Yet despite these converging dynamics, there is some kind of underlying aesthetic that connects these tracks that the press release seems to sell short. In deference to the album title, this music is art which could only exist post-dance. These (assumedly) younger artists have lived their entire lives with electronic music buzzing in the background of their video games, car commercials, films soundtracks, and iPod playlists. To them, it was never weird or leftfield the way it had been a generation or two before (though it hardly qualifies as the top of the musical food pyramid either).

In this sense, it's hard to consider all this "art" music to be a reaction to "dance", particularly not in the way that the industrial Chemlab-donned "Fuck Art Let's Kill" sloganeering expressed violent reactionary retorts to pop music of its age. Instead, the music on F>*k Dance, Let's Art functions as an exogenous branch, an olive branch even, that extends from indie to dance music, basement lo-fi to high society pop, synthpop to psychedelia, southern hip-hop to shoegaze

With that said, there’s the content of the release to worry about. In this regard, it’s hard to decipher the programming philosophy. There are a few seminal cuts and a handful of obscure ones which are uncharacteristic of their respective artists, as hinted above. Animal Collective’s “My Girls” was perhaps the biggest indie cut of 2009, and a perfectly crucial puzzle piece connecting many of its outlying peers. On the other hand, Toro Y Moi’s “Fax Shadow”, while impressive, is hardly indicative of where major obsessions lie.

In Animal Collective’s case, their inclusion seems correct insofar as the compilation would seem incomplete without their pivotal role at the center of this musical framework, but the cut seems like a poor choice nonetheless as its brightly hued intensity so outshines the rest of the lot that it makes everything else sound drained and ineffectual in comparison. Toro Y Moi utilizes chopped vocals and offset quantized beats to cut a slab of abstract wonkified hip-hop that could have been a collaboration between Flying Lotus and Koushik, but it is tangential to the artist’s usual hiccupy synthpop. The playful knob twiddling here is the kind of accidental fiddling that produces something distinctive via its devotion to excess. As a hypothesis, it pays off, but it just as easily could have fallen on its face. A few other numbers here are indicative of this fallibility, and it’s troublesome that the compilers don’t seem to be able to tell the difference.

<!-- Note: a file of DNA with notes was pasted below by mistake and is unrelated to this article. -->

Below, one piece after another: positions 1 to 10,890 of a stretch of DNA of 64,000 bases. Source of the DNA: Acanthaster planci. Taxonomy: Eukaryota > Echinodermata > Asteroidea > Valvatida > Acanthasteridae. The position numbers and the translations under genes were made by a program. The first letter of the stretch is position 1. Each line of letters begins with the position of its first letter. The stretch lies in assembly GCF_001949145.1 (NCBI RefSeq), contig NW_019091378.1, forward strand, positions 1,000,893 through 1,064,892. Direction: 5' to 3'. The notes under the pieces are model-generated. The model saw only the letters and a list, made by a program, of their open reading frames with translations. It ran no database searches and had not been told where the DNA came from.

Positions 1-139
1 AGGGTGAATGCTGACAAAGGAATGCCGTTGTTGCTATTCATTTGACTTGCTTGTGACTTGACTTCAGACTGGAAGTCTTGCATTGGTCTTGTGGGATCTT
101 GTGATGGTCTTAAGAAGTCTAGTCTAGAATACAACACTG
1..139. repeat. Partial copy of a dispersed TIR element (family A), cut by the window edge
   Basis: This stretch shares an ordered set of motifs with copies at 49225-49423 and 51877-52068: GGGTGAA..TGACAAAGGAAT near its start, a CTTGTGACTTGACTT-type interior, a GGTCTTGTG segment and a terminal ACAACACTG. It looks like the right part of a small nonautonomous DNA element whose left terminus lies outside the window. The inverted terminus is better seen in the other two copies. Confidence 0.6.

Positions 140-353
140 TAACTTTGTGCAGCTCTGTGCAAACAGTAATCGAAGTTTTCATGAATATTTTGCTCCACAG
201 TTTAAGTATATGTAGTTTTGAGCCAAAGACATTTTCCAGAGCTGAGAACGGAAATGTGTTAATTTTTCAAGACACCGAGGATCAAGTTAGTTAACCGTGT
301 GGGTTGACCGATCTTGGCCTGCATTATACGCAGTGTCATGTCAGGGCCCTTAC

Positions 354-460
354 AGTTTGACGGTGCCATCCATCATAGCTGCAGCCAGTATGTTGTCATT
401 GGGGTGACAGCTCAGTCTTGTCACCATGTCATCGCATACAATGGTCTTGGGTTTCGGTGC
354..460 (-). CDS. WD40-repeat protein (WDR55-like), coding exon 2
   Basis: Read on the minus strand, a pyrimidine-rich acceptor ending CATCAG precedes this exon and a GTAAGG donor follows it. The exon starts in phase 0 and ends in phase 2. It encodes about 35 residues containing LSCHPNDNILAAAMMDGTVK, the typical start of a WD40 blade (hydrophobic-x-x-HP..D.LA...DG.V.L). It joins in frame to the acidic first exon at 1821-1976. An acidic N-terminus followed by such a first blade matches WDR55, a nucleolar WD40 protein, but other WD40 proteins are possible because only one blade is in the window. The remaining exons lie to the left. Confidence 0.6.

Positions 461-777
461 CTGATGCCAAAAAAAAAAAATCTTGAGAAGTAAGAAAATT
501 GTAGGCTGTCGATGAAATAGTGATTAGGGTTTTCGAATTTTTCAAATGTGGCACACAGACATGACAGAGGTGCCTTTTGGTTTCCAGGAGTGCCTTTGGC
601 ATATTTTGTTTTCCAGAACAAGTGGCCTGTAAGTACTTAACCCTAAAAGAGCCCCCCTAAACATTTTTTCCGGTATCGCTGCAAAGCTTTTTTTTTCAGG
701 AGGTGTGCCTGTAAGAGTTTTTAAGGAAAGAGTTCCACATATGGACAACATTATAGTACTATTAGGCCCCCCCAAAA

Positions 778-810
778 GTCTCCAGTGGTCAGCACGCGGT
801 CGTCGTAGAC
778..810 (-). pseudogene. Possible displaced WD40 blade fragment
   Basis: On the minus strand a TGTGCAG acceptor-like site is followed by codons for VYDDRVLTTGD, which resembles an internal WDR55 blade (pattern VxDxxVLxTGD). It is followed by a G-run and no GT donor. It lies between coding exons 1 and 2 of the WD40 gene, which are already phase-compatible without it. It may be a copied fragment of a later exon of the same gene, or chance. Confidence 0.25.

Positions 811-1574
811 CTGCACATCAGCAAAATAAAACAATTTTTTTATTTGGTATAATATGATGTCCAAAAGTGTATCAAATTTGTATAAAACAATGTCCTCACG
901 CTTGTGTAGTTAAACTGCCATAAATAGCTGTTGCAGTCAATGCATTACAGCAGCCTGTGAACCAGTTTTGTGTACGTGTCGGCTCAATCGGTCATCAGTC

Only a couple other cuts are as unprincipled though as “Fax Shadow”. Hideous Men’s “Tangled” is the most successful, spiraling a patchwork mesh of High Places-style paradaisical synths and imperfectly honed autotune vocals off an initial burst of gabber drums. Like the David Foster Wallace novel the band name seems to be referencing, there’s little need for structure here, but charm serves as suture for the otherwise ramshackle pieces.

Most of the album’s compositions however are content to remain within a set of parameters. Psychobuildings’s “Paradise” plays the postpunk/art-pop angle like it had been the norm all these years, its wiry guitar patches suggesting one of The Cure’s funkier tracks. Washed Out’s gorgeous “Feel It All Around” is the definition of stasis. It nabs a sample of Gary Low’s cheeseball Italo Disco tune “I Want You” and saturates it with faux harmonies reverbed ad infinitum a la 10CC’s “I’m Not in Love”, producing a sound so immersive that time seems to stop in it and even the braindead simple tropical fills ripple with the force of a thousand dubs.